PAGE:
Line cook preparing a plate in a restaurant kitchen

Analyze Kitchen Workflow

Observe and audit the workflow of your kitchen staff. Consider the moving parts of your kitchen, observing how staff members interact with equipment, ingredients, and each other. Identify areas that cause bottlenecks or inefficiencies, and use these as starting points for improvement.

Cooking utensils hanging up with a chef in Kitchen

Optimize Storage Layout

While everyone’s space is different, the lower-down frontside shelves in your storage room are the most easily accessible. Put your most frequently used ingredients on these accessible shelves. Keep less frequently used items or bulk storage towards the back or on higher shelves.

Man stacking product on a shelf

Clearly label each item

Mark up your ingredient container with its name, date of receipt, expiration date (if applicable), and any other relevant information. This practice helps your staff keep track of inventory and reduces waste by staying on top of expiring items. Additionally, you should consider adopting an inventory management system or software to track and manage your inventory effectively.

Restaurant owner sitting down at a table using a digital tablet

Implement the FIFO Inventory Management Method

FIFO stands for “First In, First Out”, ensuring the proper rotation of perishable items. Stock your newer items at the back, while bringing your older to the front of each shelf, minimizing food waste and maintaining freshness.

40% of your restaurant space should be dedicated to back of house¹.

Prepared vegetables in a container sitting on a restaurant kitchen produce shelf

Categorize Your Inventory

Organize your stock into logical categories based on product type; including dry goods, canned goods, spices, dairy products, meats, beverages, cleaning supplies, and non-food items. This macro-level grouping makes finding certain items intuitive for your staff. Clearly label each section to ensure easy identification and retrieval. Consider using color-coded labels or signs to further enhance organization and minimize confusion.

Chef with dough on baking pan

Storeroom Environment

Your storage room needs to have a regulated climate, to prevent food spoilage and also maintain the comfort and safety of your staff. 


  • Temperature: The ideal temperature for a kitchen is usually 64-70°F (18-21°C). This range helps slow the growth of bacteria while providing a comfortable working environment. Refrigerators should be set 40°F (4°C) or below for perishable items, while freezers should stay below 0°F (-18°C) for long-term storage of frozen items.

  • Humidity: Controlling humidity prevents the growth of mold while also preventing the buildup of condensation. The ideal humidity is typically around 40-60%. Ventilation and fan systems can help maintain consistent humidity levels by evacuating excess moisture.

  • Lighting: Proper lighting is not only a crucial safety feature, but it also ensures your food is properly stored and prepped. Adequately bright lights should illuminate any space where staff work, in order to mitigate risks of accidents and allow your staff to find any ingredient or piece of equipment they’re searching for. LED or fluorescent lights are commonly used in commercial kitchens due to their brightness and energy efficiency. Motion-sensor fixtures are perfect for areas walk-in storage areas, turning on the lights for your staff while their hands are full of ingredients.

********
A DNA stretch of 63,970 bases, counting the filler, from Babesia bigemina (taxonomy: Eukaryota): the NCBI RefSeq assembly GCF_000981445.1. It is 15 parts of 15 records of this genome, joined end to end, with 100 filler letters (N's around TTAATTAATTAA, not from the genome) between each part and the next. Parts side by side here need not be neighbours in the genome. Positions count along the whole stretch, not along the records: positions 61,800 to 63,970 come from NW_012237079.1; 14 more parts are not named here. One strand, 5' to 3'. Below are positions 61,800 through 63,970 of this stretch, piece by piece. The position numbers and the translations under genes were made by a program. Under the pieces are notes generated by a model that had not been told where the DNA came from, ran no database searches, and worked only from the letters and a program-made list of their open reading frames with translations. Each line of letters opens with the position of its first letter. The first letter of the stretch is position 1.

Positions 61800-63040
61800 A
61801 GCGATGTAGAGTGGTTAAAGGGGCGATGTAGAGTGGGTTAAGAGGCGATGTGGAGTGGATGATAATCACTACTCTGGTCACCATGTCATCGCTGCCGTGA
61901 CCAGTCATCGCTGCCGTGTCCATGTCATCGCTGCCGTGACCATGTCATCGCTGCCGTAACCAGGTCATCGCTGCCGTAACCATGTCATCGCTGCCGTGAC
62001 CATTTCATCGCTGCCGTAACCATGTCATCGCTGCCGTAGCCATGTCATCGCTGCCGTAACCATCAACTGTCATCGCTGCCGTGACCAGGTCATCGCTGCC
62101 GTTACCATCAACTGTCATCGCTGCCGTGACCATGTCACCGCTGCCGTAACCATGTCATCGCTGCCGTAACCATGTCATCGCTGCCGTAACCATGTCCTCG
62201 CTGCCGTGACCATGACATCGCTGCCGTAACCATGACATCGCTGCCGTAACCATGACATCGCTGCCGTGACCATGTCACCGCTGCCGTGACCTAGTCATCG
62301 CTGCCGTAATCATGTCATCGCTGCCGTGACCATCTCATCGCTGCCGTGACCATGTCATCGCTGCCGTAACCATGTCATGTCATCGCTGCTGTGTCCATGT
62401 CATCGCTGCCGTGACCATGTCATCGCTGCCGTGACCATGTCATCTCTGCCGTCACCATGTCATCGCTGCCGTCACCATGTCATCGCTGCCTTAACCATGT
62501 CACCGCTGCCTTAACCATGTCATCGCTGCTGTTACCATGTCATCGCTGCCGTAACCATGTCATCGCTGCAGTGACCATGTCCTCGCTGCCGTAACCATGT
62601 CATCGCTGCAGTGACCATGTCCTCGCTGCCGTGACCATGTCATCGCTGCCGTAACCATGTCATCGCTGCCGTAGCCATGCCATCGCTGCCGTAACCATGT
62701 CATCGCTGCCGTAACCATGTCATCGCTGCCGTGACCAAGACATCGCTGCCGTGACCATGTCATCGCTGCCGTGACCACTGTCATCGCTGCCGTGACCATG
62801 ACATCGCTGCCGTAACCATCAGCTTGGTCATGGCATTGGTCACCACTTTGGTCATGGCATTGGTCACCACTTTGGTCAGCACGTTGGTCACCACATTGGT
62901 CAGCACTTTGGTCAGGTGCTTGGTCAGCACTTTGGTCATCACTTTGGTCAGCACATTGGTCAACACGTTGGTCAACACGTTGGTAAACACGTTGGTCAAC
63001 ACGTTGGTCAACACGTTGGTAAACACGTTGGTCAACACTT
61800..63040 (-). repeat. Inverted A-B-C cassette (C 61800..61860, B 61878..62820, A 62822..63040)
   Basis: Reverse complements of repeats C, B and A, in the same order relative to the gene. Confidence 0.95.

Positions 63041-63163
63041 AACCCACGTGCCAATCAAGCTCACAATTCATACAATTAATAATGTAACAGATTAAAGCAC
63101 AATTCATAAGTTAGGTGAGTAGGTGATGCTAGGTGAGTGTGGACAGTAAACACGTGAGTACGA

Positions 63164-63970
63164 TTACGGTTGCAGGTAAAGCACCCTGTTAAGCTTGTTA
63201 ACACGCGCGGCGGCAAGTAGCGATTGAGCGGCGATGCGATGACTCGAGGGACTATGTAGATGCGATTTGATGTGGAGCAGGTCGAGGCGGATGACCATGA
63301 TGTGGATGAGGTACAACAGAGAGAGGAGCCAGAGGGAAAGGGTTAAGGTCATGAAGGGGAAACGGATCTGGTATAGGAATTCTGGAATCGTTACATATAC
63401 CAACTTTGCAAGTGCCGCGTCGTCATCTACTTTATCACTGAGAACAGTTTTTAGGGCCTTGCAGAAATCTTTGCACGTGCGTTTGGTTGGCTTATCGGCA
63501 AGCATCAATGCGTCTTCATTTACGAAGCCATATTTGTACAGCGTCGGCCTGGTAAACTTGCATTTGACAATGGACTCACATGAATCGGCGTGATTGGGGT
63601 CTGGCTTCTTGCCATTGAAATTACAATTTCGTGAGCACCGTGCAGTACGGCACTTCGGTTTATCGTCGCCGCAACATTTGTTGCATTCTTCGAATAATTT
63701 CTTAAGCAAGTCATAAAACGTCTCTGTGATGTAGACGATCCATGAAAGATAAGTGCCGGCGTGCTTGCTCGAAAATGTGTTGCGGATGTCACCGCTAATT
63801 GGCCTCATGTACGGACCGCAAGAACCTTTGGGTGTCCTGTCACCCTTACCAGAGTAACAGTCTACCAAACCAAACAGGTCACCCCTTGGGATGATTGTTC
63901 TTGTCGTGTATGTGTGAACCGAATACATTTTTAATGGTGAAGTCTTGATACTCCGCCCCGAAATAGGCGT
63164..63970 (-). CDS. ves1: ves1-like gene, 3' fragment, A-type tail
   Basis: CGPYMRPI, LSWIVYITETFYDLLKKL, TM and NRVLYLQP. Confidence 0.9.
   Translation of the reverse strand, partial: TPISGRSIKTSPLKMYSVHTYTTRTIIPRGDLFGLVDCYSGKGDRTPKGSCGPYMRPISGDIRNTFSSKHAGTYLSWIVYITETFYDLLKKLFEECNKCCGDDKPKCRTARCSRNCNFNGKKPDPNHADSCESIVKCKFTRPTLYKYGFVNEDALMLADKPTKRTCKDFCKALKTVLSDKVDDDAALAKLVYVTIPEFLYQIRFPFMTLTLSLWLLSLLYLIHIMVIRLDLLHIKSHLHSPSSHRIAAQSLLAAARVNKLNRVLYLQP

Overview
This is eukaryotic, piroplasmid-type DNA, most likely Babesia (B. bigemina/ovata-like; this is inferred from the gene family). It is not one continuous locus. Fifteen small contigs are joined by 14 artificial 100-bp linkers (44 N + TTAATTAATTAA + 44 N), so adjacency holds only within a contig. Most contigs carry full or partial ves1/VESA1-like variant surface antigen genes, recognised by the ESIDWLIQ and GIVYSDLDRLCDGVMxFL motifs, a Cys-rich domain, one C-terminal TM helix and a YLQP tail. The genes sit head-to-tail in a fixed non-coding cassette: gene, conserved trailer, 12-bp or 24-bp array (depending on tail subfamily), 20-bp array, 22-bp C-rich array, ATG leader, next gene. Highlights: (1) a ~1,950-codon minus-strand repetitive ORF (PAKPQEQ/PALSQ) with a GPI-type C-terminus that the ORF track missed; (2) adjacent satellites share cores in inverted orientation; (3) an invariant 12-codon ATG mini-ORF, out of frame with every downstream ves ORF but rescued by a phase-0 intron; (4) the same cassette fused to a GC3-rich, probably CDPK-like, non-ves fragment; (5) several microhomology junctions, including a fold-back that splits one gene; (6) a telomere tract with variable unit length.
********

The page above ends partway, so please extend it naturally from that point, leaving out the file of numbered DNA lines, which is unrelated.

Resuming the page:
Waiter taking plate in kitchen

Train Staff and Establish Protocols

A storage system only works if everyone is on board. Train your staff in storage procedures, inventory management, and organization protocols. Establish foolproof systems and procedures for receiving, storing, and rotating stock. Maintaining the organization and cleanliness of the storeroom should be part of your staff’s daily responsibilities. You might also consider posting a map of the storeroom as a cheat sheet for new hires.

Basic back of house equipment for 100 covers can cost up to $150,000. For 150 covers, it can go up to $225,000².

Metal cookware on a shelf in a restaurant kitchen

Storage Solutions

In addition to the above steps, make sure you follow these two principles on top of everything else. 


  • Utilize shelving and storage solutions: Install shelves that are both sturdy and adjustable to accommodate different sizes and weights of items. Storage bins, racks, or shelves with dividers keep smaller items organized and prevent them from cluttering the space. Maximize your vertical space with wall-mounted shelves or hanging racks to maximize storage capacity.

  • Maintain clear aisles: Regularly make sure the storeroom aisles are clear and unobstructed to facilitate easy movement and prevent accidents. Avoid storing items in the aisles, as they slow your staff and create tripping hazards.